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Visionary scholars eschew Japanese harmony for American candor

  • October 28, 2021
  • , Nikkei , TV Asahi
  • Trending@Japan

Syukuro Manabe, a Japanese-born meteorologist at Princeton University, received this year’s Nobel Prize in Physics with two other scientists for his work in helping the world understand the effects of global warming. The achievement was met with excitement in Japan, with Prime Minister Kishida Fumio, who once served as the minister of state for science and technology policy, directly congratulating Manabe via video conference. However, Manabe is also seen in Japan as a symbol of the scientists who left the country for better research environments overseas. Manabe moved to the United States after receiving his Ph.D. in meteorology from the University of Tokyo in 1958. He later obtained U.S. citizenship and has spent most of his life in the United States, where his cutting-edge research was fostered.


At a news conference held at Princeton University on Oct. 5, the day the prize was announced, Manabe was asked why he doesn’t return to Japan. “In the United States, I can do things I want,” he said. “I don’t worry about what other people feel. America is a wonderful place to concentrate on research.” He took a job at what was then the National Weather Service and is now the National Oceanic and Atmospheric Administration (NOAA) when he moved to the United States in 1958. His salary was 26 times higher than what he would have earned at a similar Japanese agency at the time. Manabe recalled his days at NOAA with fond memories, saying: “My bosses were generous enough to allow me do anything I liked. They never pushed me to produce short-term results. They renewed my contract even though I didn’t achieve notable results for nearly ten years. I was afforded lavish funds that allowed me to use supercomputers to simulate global climate change.”


This is what young Japanese researchers in a variety of fields are desperately seeking: better research environments. But the postdoc brain drain is becoming a serious problem in view of the phenomenon’s impact on economic security. Nikkei (9/3) wrote that for Japanese scientists, China is increasingly attractive as a place to pursue scientific research. The Chinese government proactively invites top-caliber scholars from Japan and elsewhere, while Japanese academics, especially young ones, often have trouble finding posts at domestic universities and other academic institutions. Tokyo University of Science honorary professor Fujishima Akira, who is seen as a potential candidate for the Nobel Prize in Chemistry, transferred his research base to the University of Shanghai for Science and Technology in August. This came as a shock to Japan. Nikkei pointed out the urgent need for Japan to improve its treatment of scholars to apply the brakes to the exodus of critical talent.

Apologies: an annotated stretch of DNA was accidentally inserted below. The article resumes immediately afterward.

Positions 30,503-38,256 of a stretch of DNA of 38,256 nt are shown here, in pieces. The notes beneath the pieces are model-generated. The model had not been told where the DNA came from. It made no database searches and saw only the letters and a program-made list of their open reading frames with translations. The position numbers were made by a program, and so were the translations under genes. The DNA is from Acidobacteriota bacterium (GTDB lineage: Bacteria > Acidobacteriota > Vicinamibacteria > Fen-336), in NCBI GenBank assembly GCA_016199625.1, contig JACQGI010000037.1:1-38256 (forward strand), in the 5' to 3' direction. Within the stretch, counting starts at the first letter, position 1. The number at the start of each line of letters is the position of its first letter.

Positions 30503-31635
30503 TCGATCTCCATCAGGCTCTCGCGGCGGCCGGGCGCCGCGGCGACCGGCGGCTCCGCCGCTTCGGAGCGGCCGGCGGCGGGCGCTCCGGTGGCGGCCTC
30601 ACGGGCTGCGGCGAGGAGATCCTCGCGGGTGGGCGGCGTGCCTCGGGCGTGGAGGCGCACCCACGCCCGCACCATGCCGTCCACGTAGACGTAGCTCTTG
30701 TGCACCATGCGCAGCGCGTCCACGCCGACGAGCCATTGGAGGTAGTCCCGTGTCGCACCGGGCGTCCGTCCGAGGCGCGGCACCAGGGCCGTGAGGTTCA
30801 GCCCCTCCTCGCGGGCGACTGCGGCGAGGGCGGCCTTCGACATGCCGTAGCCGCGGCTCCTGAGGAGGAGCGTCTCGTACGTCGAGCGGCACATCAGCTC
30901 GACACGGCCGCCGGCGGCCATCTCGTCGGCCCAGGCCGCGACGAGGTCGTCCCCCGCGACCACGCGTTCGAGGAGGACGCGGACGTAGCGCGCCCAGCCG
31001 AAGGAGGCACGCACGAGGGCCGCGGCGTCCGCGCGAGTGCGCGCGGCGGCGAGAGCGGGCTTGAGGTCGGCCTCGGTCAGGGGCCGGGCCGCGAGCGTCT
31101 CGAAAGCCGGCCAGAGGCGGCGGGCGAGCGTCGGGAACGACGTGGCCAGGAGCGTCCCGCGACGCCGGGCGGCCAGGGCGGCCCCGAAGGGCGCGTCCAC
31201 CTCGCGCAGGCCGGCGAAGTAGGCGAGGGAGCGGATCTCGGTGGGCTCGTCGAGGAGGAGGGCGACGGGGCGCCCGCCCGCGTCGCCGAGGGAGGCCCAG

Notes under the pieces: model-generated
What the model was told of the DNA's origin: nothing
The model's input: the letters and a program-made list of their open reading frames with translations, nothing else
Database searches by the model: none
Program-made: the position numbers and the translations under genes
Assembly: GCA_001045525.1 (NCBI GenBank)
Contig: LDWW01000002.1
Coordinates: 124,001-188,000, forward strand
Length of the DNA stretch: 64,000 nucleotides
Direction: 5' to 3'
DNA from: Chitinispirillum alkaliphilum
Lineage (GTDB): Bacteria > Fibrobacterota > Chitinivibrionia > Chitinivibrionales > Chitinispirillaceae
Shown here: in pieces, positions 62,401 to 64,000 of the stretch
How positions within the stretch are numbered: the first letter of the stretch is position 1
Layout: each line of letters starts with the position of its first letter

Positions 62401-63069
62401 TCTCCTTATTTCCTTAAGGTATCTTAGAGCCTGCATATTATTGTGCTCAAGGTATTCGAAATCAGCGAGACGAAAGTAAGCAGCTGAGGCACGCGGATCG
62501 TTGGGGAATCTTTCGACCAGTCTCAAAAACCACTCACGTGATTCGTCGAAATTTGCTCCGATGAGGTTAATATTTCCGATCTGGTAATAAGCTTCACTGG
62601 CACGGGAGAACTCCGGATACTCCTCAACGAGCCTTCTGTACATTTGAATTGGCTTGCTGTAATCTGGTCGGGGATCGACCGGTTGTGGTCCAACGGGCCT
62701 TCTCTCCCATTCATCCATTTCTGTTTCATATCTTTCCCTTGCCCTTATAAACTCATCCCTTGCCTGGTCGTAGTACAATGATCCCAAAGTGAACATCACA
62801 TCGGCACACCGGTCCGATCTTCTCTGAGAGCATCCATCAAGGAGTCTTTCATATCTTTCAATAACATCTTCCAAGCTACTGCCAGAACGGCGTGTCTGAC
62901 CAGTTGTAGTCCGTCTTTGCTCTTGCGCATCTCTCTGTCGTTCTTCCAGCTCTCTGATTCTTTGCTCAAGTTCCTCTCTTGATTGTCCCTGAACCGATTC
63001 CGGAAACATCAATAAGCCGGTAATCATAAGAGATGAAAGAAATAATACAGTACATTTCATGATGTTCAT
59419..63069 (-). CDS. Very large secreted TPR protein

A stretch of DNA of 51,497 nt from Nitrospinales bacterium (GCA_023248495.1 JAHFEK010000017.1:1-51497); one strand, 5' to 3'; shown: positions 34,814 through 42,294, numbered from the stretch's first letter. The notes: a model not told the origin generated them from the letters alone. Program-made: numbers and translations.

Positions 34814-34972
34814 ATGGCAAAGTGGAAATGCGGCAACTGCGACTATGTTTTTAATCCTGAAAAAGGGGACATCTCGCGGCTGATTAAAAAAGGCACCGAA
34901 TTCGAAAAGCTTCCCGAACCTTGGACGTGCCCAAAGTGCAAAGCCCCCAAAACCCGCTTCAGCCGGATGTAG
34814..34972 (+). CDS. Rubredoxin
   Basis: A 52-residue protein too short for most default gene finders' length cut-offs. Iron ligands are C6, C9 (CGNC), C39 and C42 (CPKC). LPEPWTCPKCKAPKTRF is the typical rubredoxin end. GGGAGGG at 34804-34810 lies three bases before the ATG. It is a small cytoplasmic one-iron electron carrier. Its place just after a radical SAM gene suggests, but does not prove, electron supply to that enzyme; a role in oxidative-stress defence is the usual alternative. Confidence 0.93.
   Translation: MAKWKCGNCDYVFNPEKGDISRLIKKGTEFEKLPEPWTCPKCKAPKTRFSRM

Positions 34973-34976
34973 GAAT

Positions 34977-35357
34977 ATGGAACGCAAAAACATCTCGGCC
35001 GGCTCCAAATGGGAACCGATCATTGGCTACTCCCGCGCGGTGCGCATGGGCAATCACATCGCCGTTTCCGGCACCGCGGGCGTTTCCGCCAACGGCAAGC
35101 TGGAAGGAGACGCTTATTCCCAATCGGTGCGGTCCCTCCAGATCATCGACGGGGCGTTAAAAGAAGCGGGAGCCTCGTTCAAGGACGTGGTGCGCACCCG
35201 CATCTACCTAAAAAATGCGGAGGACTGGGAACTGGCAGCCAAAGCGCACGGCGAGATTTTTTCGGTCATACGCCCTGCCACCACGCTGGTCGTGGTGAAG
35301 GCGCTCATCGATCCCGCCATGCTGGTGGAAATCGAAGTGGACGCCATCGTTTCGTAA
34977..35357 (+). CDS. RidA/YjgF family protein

However, the shortage of stable research funds and posts is not the only reason for the brain drain. Manabe also said at the news conference: “I don’t want to go back to Japan because I’m not capable of living harmoniously with others.” Although the audience took these words half in jest, he may have been expressing his desire to be free from peer pressure in Japan, where people tend to place a higher value on reading the room than speaking one’s mind. For a researcher who dared to achieve the unprecedented with unique ideas, Japan may not have been a good fit.


TV Asahi’s weekday morning news show (10/15) also took up the issue of Japan’s brain drain, concluding that visionaries like Manabe eschew Japanese harmony for American candor. The show highlighted several talented Japanese who left the bubble of conformity in Japan. All of them said they completely understood Manabe’s decision to leave for the United States. Masuda Naoki, a professor at the Department of Mathematics of University at Buffalo, said he went to the UK after receiving his Ph.D. from the University of Tokyo and later took his current post so he could pursue his career in a better research environment. He is fully satisfied with his current environment, which offers him sufficient research funds and better living conditions, including education for his children.


Hirotsuru Sumire, a violinist, writer, and entrepreneur, earned a B.A. from Harvard University in 2016 and an M.M. from the Juilliard School in 2018. She said she has been able to expand her horizons in the United States because people speak their minds freely there. Matsumoto Anna enrolled at Stanford University this fall to study human-computer interaction. She said she felt out of place in Japan due to her nonconformist attitudes. She was worried about how her professors and classmates at Stanford would react to her neon pink hair because it had made her high school teachers and classmates frown in Japan. But she realized she didn’t need to worry about such things in the United States when she spotted in one of her classes a student with hair the colors of the rainbow.


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